I am taking this week off of work, so I am up to date; today’s paper read today. Nice feeling. But I digress, so let’s get back on track. The NYT multimedia skills are being put to great use online. They have put a lot of money, resources and talent into the effort of publishing the news on the web. In the analog paper you get word and image type set on the page. Online you feel like you are inside the paper as well as the people that have produced it. I often read something in the paper and then go online to get more information and texture about a topic or story. Here’s a great example.

In the spring the Metropolitan Museum of Art opened their newly renovated Greek and Roman galleries. Reading the article by chief Times art critic Michael Kimmelman, was wonderfully fulfilling. I have been in that museum many times and in those exact galleries prior to the make over, so his words got me looking forward to the time when I would visit next. But then I went online and saw this.


An interactive tour through the new galleries that can be easily navigated. When you mouse over the arrows you get a small window describing what you will see. Click and you are presented with panoramic views easily controlled with a slide of your mouse.


Dive a little deeper and you can find accompanying audio by Mr. Kimmelman himself. Now I am really excited to go there, not just looking forward to it. I can also share this with my kids and get them interested in exploring something significant related to the advancement of our culture (not Transformers). And if you live many states away and don’t have the means to visit NY, you can use this to learn and have a much deeper experience than if you just read about it. Try it yourself here.

So you are probably saying, yeah Steve great. But haven’t you heard about TV or video? Yes, but it’s much more difficult to get kids to sit in front of a screen and watch an “educational” video than it is to have them interact with this cool stuff on the web. I must admit it is even tougher for me to do that when I can get such a rich experience online. Add to that the ability to blog it, tag it and share it, and you have life lived in Web 2.0.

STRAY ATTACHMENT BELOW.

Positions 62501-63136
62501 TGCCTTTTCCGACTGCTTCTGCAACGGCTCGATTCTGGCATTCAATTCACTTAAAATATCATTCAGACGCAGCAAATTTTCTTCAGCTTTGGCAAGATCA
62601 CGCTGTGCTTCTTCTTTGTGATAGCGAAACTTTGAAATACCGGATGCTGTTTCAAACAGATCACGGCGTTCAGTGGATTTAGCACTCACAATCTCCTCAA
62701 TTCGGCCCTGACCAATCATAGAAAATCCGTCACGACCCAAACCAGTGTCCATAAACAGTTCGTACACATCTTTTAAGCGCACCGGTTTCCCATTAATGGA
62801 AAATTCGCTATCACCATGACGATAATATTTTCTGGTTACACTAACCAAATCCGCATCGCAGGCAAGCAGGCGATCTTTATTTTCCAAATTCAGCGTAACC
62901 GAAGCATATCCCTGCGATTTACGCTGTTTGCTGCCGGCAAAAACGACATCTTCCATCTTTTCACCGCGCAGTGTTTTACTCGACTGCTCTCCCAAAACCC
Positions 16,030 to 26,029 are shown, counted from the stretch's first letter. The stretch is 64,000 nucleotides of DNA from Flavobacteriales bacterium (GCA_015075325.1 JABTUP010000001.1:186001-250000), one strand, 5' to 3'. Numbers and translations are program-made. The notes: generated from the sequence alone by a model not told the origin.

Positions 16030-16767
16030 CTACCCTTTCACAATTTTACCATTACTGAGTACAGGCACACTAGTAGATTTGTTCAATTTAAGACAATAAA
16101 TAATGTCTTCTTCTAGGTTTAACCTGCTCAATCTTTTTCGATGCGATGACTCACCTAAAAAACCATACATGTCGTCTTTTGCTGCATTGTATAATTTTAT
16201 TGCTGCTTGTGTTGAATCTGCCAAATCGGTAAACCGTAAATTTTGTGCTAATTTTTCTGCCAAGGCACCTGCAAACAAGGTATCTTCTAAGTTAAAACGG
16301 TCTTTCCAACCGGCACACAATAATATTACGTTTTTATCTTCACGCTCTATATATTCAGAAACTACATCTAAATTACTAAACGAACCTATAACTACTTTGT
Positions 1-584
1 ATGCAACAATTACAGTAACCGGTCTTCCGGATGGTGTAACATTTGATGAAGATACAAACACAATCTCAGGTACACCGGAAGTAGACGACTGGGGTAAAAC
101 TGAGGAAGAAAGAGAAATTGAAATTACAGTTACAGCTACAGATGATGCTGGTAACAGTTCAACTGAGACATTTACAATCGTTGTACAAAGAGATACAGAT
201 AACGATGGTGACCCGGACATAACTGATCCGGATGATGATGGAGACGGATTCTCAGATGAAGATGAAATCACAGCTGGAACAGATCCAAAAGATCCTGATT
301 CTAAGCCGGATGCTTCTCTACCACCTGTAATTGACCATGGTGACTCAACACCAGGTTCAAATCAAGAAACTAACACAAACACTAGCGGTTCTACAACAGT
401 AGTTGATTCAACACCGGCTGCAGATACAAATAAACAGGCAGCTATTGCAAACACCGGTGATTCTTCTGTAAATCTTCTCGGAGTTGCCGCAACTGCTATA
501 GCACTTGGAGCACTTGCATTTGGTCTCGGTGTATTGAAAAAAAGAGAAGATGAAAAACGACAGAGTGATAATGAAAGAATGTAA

Their brand has been positively extended and they have transformed journalism craft beyond the analog into digital cyberspace. The paper is still the best way to see what’s in the day’s edition and the web is the best way to experience what the writer is thinking as well as seeing. We need them both, at least for now.

The Next Web

The Web. Let’s review. First there was the Informtion Superhighway. A very gray place that would ever so slowly appear in a window on something called a browser. I think it was made by Netscape. But, it had something called hypertext. Suddenly underlined words could take you to an entirely new place like an errant brain wave jumping off the normal pathway into a completely new place in your brain. A visual image from your eye was suddenly a pungent smell, or a pleasant sound would become a sweet taste on your tongue.

Next came the Internet as we knew it in the early 0’s. All things unimportant were lost in the bubble, while utility and purpose became the currency. Remember the commercials for Next Card. “Don’t blow up banks, they will be gone soon.” You see users wanted to do something, and so, abandonded places like the “Cool Site of the Day” for a more helpful domain in their address bar. That has advanced very quickly and began to grow business models on the branches of site maps.

Now Web 2.0 is upon us. Web 2.0 is defined by the presence of three things. Rich internet applications (bringing desktop motifs into the browser), service oriented architecture (seamlessly pushing information across platforms) and social computing (user-generated content). I love the video embedded below from Mike Wesch, because it brings all this together without being technical. Mike thinks about things as a cultural anthropoligist, not a technologist. That is critical for understanding what Web 2.0 means to humans, not microprocessors. Please watch.

Ok. Now we are sufficiently primed to take a real leap of faith. Andrei Codrescu is a commentator frequently heard on NPR. Earlier this week he did a piece entitled From Poetry to Web: Tools of Youthful Rebellion. I won’t try to explain, only encourage you to listen to it here.

So there you have it. Web 2.0. Can’t wait for the next version.